In an ideal world, I should have been effectively making use of the time by studying and reviewing all those long Latin-derived anatomical terms.
Realistically, I just absent-mindedly stared at my syllabus and the anatomy dissection videos and color histology slides. It did not help being on the 5th floor of library overlooking the entire city. Not to mention, this weekend is Fleet Week. And yesterday, we were fortunate to get a glimpse of the Blue Angels as they flew by. Needless to say, I was distracted and anxious to just get this all over with.
If there is one thing I remember from the anatomy midterm- it is the 13th floor has one of the best views of SF. The "rest stops" that are embedded in the exam gave me an opportunity to stare out and map out the city and all the sites I have yet to explore. I also noticed I always get goosebumps when I walk into anatomy lab; it's just way too cold for blue (over sized) scrubs.
It's great to be done. Celebrating and spending time with classmates (post-exam) in the Haight was fantastic. Although I ended my celebrations early compared to others, who were just gearing up to spend an evening at Milk, a bar/club in the Haight for a night of bliss, I was happy to catch up with sleep. Sleep--it's a good thing.
I am looking forward to refreshing weekend and catching up with friends outside of my little medical school world. But before I do that, I'll be spending my day in the labor and delivery world. We'll see how that goes...maybe if I'm lucky I'll see a birth (or two).
Thursday, October 4, 2007
Do you know the feeling you get when you know you're about to walk into something scary and unfamiliar? Well, that is kind of how I feel right now, only I'm not really walking into anything except my first medical school midterm tomorrow morning at 9 AM (gasp!).
Maybe its the massive amount of information (over 568 pages of syllabus--pretty much all text with the occasional "cartoons," ) or maybe its being surrounded by so many talented and brilliant individuals, who are all stressing out, or maybe its simply taking a new type of test for the time. Whatever it is- it's got me feeling overwhelmed, wound up, jittery and distracted.
And San Francisco's Indian Summer really does not help....nope...not at all.
Tuesday, October 2, 2007
I was planning to simply observe this pediatric resident-led demonstration, but decided to bring my camera along. When I arrived on the scene, I had the opportunity to speak with the pediatric residents who are concerned about the state of SCHIP, a federal program that provides health care to uninsured children.
As I took photographs and learned about the gravity of President Bush's intention to veto the bill that would sustain the program, I realized what kind of force health care providers are up against.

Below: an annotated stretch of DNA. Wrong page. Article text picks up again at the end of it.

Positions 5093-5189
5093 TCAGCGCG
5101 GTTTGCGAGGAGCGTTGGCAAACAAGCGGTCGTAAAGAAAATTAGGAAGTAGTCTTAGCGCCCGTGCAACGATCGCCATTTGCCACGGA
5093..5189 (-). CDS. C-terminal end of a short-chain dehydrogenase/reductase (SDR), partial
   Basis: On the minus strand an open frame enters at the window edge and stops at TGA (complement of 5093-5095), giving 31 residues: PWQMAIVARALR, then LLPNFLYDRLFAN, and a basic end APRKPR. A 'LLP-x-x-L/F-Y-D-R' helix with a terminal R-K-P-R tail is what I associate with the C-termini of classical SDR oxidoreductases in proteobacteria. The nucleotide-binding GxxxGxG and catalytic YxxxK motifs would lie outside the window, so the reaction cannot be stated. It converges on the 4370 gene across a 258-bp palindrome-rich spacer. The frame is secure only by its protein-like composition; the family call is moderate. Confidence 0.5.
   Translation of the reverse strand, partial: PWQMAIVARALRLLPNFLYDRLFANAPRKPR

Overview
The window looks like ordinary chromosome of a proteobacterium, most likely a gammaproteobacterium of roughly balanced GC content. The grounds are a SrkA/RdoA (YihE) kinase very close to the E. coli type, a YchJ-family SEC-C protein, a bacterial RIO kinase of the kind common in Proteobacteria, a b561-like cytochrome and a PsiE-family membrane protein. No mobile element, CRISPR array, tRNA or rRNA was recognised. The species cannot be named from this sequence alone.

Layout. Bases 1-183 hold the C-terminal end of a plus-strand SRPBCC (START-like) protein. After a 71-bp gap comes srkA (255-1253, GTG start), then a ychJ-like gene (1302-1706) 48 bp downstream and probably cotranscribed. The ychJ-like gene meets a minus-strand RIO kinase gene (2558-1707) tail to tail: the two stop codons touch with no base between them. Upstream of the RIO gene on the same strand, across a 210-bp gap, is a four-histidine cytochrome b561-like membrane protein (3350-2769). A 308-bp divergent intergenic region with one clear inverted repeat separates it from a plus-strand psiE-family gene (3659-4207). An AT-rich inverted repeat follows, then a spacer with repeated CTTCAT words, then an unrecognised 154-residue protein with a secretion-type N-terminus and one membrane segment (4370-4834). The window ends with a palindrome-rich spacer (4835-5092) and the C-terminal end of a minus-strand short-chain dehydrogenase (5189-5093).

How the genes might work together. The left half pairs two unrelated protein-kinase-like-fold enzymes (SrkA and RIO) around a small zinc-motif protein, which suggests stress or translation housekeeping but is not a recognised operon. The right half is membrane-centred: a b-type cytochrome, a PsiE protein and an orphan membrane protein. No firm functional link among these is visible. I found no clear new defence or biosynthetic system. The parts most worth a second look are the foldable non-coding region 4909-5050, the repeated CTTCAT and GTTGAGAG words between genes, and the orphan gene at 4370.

In a way, the demonstrators are providing a voice for the children and families, who can not vote and who will not be heard. But what do we do when no one really see us, or validates our concerns? After all, we are the ones who are taking care of our patients, while policies are made by those who have limited (if any) exposure to our world.
So, what can be done to get the message across to policy-makers?
We can start with letter, a photograph, or a sign that really delivers an obvious message that seems to still get overlooked.
Monday, October 1, 2007
After today, a blueberry-smelling marker will never be the same.
During our surface anatomy session today, I got my body marked with a blue-berry smelling and brown crayola marker. The beautiful marks were visible on my chest. There was a line in the middle of my chest at my sternal angle (the place where manubrium meets the sternum) along with two blue-brown dots marking my second intercostal spaces (the space between my second and third ribs), one on the right and one on the left. There were also marks all on my back (I don't know what those look like for obvious reason).
Aside from the cold hands, fingers all over, and smell of scented-markers, I am really learning how to read the human body and notice key anatomical details. I know now where to place my stethoscope to listen for the heart and the lungs. I am beginning to see the body and what lies beneath.
Along with making sense of all the anatomical jargon, I am learning what it feels like to be a patient and how sometimes you just have trust others, even if they are people holding scented markers.